Most economic theory assumes that household behavior is determined by a rational agent maximizing a single household utility function. This means that the behavior of multiperson household can be described as decisions made by a (possibly benevolent) dictator within a household. For most purposes, this assumption has been proven to be powerful way of describing actual behavior, but in certain applications it is important to consider explicitly the multiperson nature of many households. This paper considers one such application: the analysis of a government policy intended to redistribute resources within a family. The specific issue analyzed in this paper is a married couple's choice of the amount of survivor protection to be provided to a surviving spouse after the death of her partner.1 The potential conflict of interest between spouses rises from the fact that providing protection to a surviving spouse is costly (e.g. life insurance is not free). This means that the more survivor protection is provided, the less resources the household has available in other states of the world. Thus there is the potential for conflicting interests between spouses. The application studied in this paper is the spousal signature requirement of the Retirement Equity Act (REA) of 1984. This requirement mandated that a married pension plan participant, when retiring, must choose his pension payment in a form of a joint-and-1/2 survivor annuity unless his spouse signs a notarized consent form waiving her right to this survivor protection.2 The mandate affected only pension plan participants who started receiving their pensions after January 1, 1985. In the theoretical part of the paper, a Nash-bargaining model of family decision making is used to analyze the specific effects of this law change for the selection of survivor annuities and life insurance holdings. The law change is interpreted as having changed spouses' relative outside options. The model predicts that the law change would increase the selection of the survivor annuities and increase life insurance holdings for most households. These predictions of the Nash-bargaining model are contrasted with the stark prediction of the classical model that the law would have had no effect since the household budget set is unchanged. Thus this exogenous law change provides a well-identified empirical strategy for testing the predictions of the bargaining model against the predictions of the classical model.3 In the empirical part of the paper, several cross-sectional datasets are used to study these predictions. The effect on the survivor annuity selection is studied using the Current Population Survey (CPS) December 1989 Pension Benefit Survey and a combination of the Health and Retirement Survey (HRS) and the Assets and Health Dynamics Among the Oldest Old (AHEAD).4 These results show that the law change increased the selection of survivor annuities by approximately 7 percentage points (a 10% increase). Results from HRS-AHEAD data indicate that the median increase in life insurance holdings for affected households was approximately US$5000. This corresponds to approximately 25% of median life insurance holdings of the affected group. These joint annuitization and life insurance findings support the Nash-bargaining theory over the classical single-utility maximization model.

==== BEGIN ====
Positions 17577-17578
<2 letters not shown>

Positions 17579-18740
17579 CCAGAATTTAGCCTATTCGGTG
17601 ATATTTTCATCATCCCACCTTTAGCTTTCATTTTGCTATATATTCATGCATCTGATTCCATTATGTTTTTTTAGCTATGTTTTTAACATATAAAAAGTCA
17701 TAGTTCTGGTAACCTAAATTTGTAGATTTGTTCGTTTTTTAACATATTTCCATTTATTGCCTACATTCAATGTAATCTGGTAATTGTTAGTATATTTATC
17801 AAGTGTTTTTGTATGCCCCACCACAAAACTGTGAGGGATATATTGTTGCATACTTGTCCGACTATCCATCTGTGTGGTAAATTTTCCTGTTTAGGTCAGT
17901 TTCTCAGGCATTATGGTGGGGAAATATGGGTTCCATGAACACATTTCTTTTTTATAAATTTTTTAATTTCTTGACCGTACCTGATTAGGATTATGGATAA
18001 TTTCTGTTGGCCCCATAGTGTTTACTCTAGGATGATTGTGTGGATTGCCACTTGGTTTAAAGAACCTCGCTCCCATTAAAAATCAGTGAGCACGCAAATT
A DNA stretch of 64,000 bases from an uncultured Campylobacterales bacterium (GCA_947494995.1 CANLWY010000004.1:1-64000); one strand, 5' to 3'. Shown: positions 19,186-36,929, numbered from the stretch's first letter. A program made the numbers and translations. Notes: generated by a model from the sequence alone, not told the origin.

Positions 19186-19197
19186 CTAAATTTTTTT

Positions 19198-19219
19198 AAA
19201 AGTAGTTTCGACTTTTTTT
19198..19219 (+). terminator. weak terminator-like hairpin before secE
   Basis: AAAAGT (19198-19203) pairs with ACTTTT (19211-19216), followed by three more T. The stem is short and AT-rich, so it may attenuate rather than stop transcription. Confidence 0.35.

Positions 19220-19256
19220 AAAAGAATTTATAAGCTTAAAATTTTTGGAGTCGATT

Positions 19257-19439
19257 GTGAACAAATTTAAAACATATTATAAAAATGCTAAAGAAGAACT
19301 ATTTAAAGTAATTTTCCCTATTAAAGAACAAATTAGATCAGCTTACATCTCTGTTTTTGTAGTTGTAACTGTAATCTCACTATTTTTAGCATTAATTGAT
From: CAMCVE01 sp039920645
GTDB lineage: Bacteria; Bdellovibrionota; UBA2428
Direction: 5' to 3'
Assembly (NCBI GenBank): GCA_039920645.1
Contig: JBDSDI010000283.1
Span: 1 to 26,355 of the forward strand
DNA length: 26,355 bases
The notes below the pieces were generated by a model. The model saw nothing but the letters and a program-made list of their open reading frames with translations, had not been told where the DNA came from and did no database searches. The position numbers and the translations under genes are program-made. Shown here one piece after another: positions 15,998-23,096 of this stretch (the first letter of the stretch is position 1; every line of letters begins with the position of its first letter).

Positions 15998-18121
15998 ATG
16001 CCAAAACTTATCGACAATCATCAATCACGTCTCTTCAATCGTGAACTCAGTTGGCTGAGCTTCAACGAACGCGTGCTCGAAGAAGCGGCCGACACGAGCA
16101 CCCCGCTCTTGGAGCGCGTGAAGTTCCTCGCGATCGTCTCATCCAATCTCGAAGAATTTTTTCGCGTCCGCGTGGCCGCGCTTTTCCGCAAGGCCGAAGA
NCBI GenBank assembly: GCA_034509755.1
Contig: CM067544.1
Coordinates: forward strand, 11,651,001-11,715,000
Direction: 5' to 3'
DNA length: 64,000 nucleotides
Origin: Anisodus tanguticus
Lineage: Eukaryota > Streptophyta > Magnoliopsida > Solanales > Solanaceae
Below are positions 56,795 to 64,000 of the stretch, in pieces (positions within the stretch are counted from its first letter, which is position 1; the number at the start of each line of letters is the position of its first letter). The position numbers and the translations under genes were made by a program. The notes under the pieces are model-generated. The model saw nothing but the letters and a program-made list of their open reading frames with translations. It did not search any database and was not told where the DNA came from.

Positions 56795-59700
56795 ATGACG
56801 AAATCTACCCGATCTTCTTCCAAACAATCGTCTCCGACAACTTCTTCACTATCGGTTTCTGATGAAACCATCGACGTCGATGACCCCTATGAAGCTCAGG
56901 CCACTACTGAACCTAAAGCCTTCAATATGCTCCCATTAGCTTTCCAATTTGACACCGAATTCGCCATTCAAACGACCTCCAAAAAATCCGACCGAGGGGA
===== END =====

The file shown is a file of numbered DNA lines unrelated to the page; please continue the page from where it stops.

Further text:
نتیجه گیری انگلیسی
The US spousal consent signature requirement studied here is not the only one of its kind that has been proposed and or implemented. Similar requirements have been implemented in Canada and have been proposed in the UK. In Canada, several provinces and the federal government (which oversees some private sector pension plans) passed a requirement very similar to REA to apply to private sector pension plans between 1987 and 1992 (Federal and Provincial Laws of Canada).24 In the UK, the direction of reform is more uncertain. Currently, occupational defined benefit pension plans provide survivor benefits as a condition of contracting-out of the State Earnings Related Pension Scheme. An independent government commissioned report called for elimination of this mandate (“the Pickering Report”; Pickering, 2002). On the other hand, the Equal Opportunities Commission has called for a mandate similar to REA to apply even to annuities purchased from other types of pension plans (Equal Opportunities Commission, 2004). Under current law, the primary annuitant can freely choose a single life annuity from these plans; only 19% married individuals choose survivor annuities (Association of British Insurers, 2002). In the US, extensions of REA to require spousal consent signature on all defined contribution pension plan payments have also been suggested (United States Senate, 2004), but no legislation has been passed. To summarize the paper, a tractable Nash-bargaining model for household decision making over survivor protection was presented. The model made two specific predictions regarding the effects of the Retirement Equity Act on the choices that households make: the selection of joint annuities would increase, and, for most households, life insurance holdings would increase. These predictions are in stark contrast with the predictions of the classical single-utility-function maximization model. Using several microdata sources, it is shown that the predictions of the Nash-bargaining model are confirmed. This constitutes a rejection of the single-utility maximization model of household behavior in this decision-making realm. These results imply that the change in the selection of survivor annuities were not the only effect of the Retirement Equity Act. The increase in life insurance holdings through the household bargaining mechanism, while increasing income security for widows, was neither foreseen nor intended by the legislation. In this, there is an important lesson for policy making that targets the resource allocation within a family. Because we do not yet fully understand the decision-making dynamics in the family, policies can have unanticipated effects due to the household decision-making process. The model and the empirical results presented here take the literature one step closer to understanding this process and its implications.